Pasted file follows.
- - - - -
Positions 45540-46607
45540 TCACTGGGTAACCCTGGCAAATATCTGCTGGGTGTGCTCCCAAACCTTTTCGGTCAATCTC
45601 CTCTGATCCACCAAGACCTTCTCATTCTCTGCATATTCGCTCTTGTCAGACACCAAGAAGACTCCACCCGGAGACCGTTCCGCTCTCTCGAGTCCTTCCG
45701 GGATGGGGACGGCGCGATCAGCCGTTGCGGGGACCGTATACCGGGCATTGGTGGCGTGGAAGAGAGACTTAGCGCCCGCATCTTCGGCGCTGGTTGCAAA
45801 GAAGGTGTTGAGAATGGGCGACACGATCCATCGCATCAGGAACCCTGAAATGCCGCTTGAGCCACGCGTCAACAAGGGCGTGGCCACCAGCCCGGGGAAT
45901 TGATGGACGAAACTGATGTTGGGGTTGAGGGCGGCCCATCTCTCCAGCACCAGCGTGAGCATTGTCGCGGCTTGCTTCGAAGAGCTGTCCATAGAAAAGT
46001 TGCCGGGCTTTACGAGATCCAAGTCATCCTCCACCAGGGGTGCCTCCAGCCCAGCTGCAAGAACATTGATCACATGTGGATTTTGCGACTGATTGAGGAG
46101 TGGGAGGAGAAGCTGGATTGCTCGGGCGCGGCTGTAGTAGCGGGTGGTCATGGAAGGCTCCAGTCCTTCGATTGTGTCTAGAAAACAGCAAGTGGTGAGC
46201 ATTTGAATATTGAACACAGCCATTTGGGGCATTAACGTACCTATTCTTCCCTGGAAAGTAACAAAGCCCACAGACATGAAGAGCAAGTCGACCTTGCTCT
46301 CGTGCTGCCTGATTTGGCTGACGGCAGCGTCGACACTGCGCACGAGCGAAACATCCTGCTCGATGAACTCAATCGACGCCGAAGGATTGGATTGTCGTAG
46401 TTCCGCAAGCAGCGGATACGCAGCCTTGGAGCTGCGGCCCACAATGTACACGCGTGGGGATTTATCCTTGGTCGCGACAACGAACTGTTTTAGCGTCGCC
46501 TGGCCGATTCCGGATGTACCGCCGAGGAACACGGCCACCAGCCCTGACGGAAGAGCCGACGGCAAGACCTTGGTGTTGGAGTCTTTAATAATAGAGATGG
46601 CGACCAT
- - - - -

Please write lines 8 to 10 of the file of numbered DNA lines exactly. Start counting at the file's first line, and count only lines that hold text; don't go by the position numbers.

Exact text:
46101 TGGGAGGAGAAGCTGGATTGCTCGGGCGCGGCTGTAGTAGCGGGTGGTCATGGAAGGCTCCAGTCCTTCGATTGTGTCTAGAAAACAGCAAGTGGTGAGC
46201 ATTTGAATATTGAACACAGCCATTTGGGGCATTAACGTACCTATTCTTCCCTGGAAAGTAACAAAGCCCACAGACATGAAGAGCAAGTCGACCTTGCTCT
46301 CGTGCTGCCTGATTTGGCTGACGGCAGCGTCGACACTGCGCACGAGCGAAACATCCTGCTCGATGAACTCAATCGACGCCGAAGGATTGGATTGTCGTAG